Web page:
We explore a sample of 148 solar-like stars to search for a possible correlation between the slopes of the abundance trends versus condensation temperature (known as the Tc slope) with stellar parameters and Galactic orbital parameters in order to understand the nature of the peculiar chemical signatures of these stars and the possible connection with planet formation. We find that the Tc slope significantly correlates (at more than 4σ) with the stellar age and the stellar surface gravity (see Figure 1). We also find tentative evidence that the Tc slope correlates with the mean galactocentric distance of the stars (Rmean), suggesting that those stars that originated in the inner Galaxy have fewer refractory elements relative to the volatiles. While the average Tc slope for planet-hosting solar analogs is steeper than that of their counterparts without planets, this difference probably reflects the difference in their age and Rmean. We conclude that the age and probably the Galactic birth place are determinant to establish the star’s chemical properties. Old stars (and stars with inner disk origin) have a lower refractory-to-volatile ratio.
It may interest you
Dark matter is an invisible substance that makes up more than eighty percent of the matter content of the universe. We know of its existence due to its gravitational influence, being a key ingredient to understand everything from the large-scale evolution of the universe to the formation of galaxies like the Milky Way, of which we are part of. However, very little is known about its nature, which constitutes one of the greatest unsolved problems in contemporary physics. The fuzzy dark matter model has recently been studied as a promising candidate. In this model, it is postulated that darkAdvertised on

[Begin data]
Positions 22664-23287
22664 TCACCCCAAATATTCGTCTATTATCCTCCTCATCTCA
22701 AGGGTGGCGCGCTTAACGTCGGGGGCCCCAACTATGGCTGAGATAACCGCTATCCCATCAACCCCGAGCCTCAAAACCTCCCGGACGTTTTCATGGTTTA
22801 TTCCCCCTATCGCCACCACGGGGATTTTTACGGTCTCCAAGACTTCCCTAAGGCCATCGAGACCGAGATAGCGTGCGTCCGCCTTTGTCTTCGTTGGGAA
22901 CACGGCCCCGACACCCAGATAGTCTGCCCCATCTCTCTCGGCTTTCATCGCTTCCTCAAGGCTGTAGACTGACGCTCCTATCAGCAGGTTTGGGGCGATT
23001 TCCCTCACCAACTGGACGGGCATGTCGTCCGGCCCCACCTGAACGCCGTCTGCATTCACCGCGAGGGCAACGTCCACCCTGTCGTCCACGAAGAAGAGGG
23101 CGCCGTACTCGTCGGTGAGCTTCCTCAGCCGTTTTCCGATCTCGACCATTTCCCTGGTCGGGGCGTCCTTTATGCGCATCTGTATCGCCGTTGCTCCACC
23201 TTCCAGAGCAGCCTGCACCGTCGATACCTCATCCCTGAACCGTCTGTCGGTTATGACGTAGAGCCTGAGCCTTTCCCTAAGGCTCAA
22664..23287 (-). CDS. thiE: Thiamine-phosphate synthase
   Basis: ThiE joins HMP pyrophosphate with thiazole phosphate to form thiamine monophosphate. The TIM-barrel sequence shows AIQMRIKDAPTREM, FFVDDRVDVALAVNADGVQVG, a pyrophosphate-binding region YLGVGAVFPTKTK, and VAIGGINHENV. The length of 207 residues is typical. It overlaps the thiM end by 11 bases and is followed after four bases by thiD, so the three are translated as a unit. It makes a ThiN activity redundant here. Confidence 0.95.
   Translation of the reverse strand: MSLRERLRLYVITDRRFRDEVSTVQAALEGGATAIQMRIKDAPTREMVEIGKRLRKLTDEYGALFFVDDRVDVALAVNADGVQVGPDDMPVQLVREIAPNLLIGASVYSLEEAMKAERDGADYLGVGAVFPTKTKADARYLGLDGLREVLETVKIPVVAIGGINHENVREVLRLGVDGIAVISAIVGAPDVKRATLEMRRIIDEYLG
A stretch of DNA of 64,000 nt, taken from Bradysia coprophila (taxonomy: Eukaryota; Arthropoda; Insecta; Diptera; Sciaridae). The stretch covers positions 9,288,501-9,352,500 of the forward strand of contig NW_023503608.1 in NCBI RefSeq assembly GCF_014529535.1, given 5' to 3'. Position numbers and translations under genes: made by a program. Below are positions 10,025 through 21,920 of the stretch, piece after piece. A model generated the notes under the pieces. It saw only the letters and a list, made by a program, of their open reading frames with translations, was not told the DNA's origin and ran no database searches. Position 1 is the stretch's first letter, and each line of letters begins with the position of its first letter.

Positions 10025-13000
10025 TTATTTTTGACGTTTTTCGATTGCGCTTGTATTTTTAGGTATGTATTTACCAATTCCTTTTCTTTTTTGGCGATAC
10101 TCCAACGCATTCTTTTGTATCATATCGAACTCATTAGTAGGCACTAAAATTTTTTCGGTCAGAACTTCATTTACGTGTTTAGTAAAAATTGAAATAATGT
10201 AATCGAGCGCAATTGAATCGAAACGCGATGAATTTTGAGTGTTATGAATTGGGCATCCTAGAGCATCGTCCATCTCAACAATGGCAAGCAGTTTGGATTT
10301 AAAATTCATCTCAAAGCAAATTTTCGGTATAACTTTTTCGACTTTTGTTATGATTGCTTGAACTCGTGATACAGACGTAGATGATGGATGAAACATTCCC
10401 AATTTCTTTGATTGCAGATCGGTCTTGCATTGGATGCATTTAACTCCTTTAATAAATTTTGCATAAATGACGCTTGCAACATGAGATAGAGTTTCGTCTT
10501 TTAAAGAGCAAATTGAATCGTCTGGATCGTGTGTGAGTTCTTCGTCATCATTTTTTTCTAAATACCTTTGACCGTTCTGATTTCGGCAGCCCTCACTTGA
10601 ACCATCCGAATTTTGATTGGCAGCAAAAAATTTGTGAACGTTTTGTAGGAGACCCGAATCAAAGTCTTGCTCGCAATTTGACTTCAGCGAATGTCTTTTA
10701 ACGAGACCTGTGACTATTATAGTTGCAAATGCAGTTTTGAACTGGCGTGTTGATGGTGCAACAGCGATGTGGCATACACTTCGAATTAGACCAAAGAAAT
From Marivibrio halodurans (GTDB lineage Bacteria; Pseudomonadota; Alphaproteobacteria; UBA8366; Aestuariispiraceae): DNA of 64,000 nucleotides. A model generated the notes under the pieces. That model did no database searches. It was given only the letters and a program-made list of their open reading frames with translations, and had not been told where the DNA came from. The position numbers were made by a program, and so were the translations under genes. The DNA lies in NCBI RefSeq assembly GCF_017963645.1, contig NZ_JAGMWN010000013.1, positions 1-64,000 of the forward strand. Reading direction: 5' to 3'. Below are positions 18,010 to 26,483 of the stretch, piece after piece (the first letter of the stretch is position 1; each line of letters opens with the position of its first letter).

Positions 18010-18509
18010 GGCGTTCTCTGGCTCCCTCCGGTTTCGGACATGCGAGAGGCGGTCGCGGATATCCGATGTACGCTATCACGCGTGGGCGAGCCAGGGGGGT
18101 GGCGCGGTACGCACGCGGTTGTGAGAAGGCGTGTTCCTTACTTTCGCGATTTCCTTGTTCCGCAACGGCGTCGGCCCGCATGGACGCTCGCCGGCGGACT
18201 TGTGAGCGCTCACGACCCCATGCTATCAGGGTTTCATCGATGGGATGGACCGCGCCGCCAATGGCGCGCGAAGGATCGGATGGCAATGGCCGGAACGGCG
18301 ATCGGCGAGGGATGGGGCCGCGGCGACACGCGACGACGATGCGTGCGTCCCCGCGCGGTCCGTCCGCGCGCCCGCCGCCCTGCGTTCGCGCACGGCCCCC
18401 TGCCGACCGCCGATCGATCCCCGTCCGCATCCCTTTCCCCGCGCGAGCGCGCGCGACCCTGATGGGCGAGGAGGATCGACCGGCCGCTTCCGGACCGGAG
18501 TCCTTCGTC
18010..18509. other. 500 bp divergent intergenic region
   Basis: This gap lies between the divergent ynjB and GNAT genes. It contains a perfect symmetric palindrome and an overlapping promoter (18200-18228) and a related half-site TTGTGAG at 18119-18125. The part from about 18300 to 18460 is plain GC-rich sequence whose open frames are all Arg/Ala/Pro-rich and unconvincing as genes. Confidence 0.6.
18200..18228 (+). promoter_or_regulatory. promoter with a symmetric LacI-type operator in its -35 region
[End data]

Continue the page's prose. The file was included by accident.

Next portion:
The amount and complexity of data delivered by modern galaxy surveys has been steadily increasing over the past years. New facilities will soon provide imaging and spectra of hundreds of millions of galaxies. Extracting coherent scientific information from these large and multi-modal data sets remains an open issue for the community and data-driven approaches such as deep learning have rapidly emerged as a potentially powerful solution to some long lasting challenges. This enthusiasm is reflected in an unprecedented exponential growth of publications using neural networks, which have goneAdvertised on
Red dwarfs are the most common stars in the galaxy. In recent years they have become key targets in the search for exoplanets. These stars are usually accompanied by rocky planets and due to their low brightness, their habitable zone is close to the star, making it easier to find planets that are within it. GJ 1002 is a red dwarf just one-eighth the mass of the Sun, located only 15.8 light-years away. Using radial velocity measurements from the ESPRESSO and CARMENES spectrographs, we have discovered the presence of two Earth-like and potentially habitable planets. The planets, GJ 1002 b andAdvertised on